St Fergus facility is ‘well placed’ for development, insists local MP

Banff and Buchan MP David Duguid has hit back at claims that the St Fergus carbon capture storage facility has been “snubbed” by the UK Government.

Thursday, 28th October 2021, 8:11 am
Plans for a Carbon Capture Utilisation and Storage at St Fergus will continue to progress, says David Duguid MP.

He insisted the “Scottish cluster” of Carbon Capture Utilisation and Storage (CCUS) remains "well-placed" for development.

Last week, UK Energy Minister Greg Hands announced the first two industrial clusters to be supported to be operational in Britain by the mid-2020s, following a competitive process.

The Acorn Project at St Fergus has been designated a reserve site in the first track and will continue to receive UK Government support in that capacity as well as being in a prime position for being selected for full support in the second track.

Mr Duguid met Mr Hands last Friday to discuss the evaluation of the Acorn bid and support for development and planning going forward.

And he was reassured by Mr Hands’ comments in Parliament that its position in the second track is “enhanced” by reserve status.

Mr Duguid said: “The UK Government has already spent £31 million on the Scottish cluster, and CCUS is a major part of the North Sea Transition Deal worth up to £16 billion for the energy sector.

“Although disappointing that the Scottish Cluster did not meet the requirements to make the first cut the UK's CCUS sequencing round, the high quality of the bid means that The Acorn Project has been selected as a first reserve cluster.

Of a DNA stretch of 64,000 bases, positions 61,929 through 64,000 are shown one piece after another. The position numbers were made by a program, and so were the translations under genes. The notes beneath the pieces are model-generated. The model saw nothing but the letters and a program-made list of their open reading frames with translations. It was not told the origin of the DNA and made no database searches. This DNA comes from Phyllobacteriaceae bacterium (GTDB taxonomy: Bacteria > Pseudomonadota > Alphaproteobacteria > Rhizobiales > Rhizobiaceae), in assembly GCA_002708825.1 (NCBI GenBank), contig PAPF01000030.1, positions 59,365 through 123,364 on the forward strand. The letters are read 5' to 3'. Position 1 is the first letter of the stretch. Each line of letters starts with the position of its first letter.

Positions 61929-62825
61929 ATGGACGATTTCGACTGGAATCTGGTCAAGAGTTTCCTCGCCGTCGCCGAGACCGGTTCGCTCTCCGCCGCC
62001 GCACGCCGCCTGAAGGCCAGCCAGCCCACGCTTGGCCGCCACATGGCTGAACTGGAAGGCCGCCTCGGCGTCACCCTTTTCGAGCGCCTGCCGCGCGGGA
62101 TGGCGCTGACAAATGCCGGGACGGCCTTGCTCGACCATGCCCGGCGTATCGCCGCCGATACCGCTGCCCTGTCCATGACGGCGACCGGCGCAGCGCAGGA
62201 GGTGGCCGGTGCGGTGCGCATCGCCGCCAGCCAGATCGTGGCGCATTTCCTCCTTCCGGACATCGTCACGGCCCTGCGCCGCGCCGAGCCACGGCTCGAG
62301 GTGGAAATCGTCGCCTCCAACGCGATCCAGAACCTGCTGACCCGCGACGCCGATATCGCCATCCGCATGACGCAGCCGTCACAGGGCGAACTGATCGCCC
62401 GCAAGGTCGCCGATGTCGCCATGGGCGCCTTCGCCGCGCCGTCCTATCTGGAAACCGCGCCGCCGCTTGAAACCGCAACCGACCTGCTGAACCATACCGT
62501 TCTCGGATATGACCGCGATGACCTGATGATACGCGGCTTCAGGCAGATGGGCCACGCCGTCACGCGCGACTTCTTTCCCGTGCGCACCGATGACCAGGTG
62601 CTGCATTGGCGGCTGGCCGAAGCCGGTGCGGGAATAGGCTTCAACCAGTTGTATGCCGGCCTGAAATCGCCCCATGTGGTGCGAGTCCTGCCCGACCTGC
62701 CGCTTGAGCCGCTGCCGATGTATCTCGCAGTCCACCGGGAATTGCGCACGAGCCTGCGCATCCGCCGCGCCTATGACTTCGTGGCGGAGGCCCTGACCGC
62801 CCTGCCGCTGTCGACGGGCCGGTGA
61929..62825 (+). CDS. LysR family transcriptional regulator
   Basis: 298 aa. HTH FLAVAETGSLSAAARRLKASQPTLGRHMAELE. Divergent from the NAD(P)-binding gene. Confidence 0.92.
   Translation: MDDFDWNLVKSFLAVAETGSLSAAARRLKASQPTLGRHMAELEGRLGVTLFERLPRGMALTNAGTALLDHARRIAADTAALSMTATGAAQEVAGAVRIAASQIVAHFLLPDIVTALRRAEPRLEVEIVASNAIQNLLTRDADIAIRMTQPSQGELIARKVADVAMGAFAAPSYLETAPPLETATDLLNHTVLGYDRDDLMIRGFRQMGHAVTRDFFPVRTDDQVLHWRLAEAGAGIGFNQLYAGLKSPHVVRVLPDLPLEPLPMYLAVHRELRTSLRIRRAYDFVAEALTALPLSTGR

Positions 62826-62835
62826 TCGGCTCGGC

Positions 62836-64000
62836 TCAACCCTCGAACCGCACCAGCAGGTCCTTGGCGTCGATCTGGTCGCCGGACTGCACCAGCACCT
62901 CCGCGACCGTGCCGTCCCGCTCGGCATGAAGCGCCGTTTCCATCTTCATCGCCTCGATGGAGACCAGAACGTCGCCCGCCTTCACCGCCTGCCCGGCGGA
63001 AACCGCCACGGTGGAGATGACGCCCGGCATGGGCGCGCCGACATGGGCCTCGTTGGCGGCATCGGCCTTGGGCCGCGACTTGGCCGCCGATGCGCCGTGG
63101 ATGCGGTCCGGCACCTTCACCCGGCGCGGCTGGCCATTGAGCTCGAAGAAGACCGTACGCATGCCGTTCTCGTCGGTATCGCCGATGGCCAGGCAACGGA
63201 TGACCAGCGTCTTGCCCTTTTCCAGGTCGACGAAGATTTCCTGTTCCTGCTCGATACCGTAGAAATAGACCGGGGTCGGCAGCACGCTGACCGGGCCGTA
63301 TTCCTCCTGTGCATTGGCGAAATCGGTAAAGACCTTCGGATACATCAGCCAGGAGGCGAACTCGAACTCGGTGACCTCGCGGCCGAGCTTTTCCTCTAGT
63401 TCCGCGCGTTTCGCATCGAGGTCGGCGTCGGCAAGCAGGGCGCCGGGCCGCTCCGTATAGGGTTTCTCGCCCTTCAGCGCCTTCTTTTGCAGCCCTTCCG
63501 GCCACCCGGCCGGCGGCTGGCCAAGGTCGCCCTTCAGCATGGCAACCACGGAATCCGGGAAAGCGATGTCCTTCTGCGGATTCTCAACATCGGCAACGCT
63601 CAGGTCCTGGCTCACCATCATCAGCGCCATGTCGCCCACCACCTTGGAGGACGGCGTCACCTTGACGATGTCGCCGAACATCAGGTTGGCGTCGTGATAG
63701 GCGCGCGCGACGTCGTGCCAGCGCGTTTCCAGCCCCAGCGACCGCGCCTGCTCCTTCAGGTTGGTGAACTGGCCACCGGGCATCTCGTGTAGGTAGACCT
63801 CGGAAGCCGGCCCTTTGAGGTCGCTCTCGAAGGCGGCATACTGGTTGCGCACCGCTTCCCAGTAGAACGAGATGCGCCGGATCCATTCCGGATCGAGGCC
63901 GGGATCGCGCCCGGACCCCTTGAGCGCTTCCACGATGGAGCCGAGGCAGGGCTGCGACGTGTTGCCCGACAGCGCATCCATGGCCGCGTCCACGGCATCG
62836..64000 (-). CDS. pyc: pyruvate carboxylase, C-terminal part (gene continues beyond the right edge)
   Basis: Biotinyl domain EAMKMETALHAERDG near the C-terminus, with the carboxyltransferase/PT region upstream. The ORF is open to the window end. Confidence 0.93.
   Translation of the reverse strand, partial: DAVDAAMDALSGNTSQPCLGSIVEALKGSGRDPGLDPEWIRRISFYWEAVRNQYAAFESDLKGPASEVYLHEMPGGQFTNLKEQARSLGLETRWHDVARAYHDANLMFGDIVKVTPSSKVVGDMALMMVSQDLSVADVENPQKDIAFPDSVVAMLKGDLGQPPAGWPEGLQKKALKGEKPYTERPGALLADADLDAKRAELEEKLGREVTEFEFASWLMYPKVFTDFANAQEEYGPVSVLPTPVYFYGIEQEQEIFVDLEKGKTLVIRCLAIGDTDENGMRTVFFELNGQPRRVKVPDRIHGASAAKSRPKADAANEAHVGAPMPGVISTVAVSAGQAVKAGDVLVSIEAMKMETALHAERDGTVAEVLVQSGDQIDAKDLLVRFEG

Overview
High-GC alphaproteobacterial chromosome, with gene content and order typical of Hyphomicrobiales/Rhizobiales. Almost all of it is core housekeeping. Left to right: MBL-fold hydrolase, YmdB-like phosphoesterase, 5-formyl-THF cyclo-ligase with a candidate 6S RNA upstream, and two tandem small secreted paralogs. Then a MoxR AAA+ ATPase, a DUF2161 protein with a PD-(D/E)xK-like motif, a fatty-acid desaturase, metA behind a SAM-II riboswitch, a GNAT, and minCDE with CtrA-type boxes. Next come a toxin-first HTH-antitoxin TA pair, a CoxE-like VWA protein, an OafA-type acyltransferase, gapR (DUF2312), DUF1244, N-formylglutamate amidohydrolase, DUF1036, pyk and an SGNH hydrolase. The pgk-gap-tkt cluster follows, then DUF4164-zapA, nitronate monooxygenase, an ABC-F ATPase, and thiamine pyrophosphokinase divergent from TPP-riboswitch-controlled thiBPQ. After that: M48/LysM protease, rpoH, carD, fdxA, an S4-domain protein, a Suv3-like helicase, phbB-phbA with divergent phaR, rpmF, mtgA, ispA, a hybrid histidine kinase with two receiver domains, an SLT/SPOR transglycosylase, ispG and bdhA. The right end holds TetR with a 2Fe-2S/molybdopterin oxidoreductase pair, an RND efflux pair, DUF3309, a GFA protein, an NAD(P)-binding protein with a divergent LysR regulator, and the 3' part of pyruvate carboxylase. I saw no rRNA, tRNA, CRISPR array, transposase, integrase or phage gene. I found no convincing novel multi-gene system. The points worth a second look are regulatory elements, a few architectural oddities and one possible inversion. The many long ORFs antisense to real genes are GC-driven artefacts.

“The UK Government is engaging with the Acorn Project team on this basis to determine what is needed to continue development and planner. The SNP are wrong to suggest that this is the end of the story – for those involved in CCUS, industry experts and the UK Government, it certainly is not.”

In a debate on CCUS, Mr Duguid asked the Minister about the status of the Scottish cluster.

Mr Hands responded: “We have been absolutely clear that the Acorn Scottish cluster is a reserve cluster, and we also have the existing commitment to have four clusters by the year 2030.

"Being a reserve in track 1 in no way prejudices a cluster’s position in track 2 — in fact, it rather enhances it — so I will leave my honourable Friend to draw a conclusion from what I am saying without prejudicing proper process. I think that cluster is well-placed.”​​​​​​​​​​​​​​​​​​​​​​​​​​​​​​​​​​​​​​​​​​​​​​​​​​​​​​​​​​​​​​​​​​​​​​​​​​​​​​​​​​​​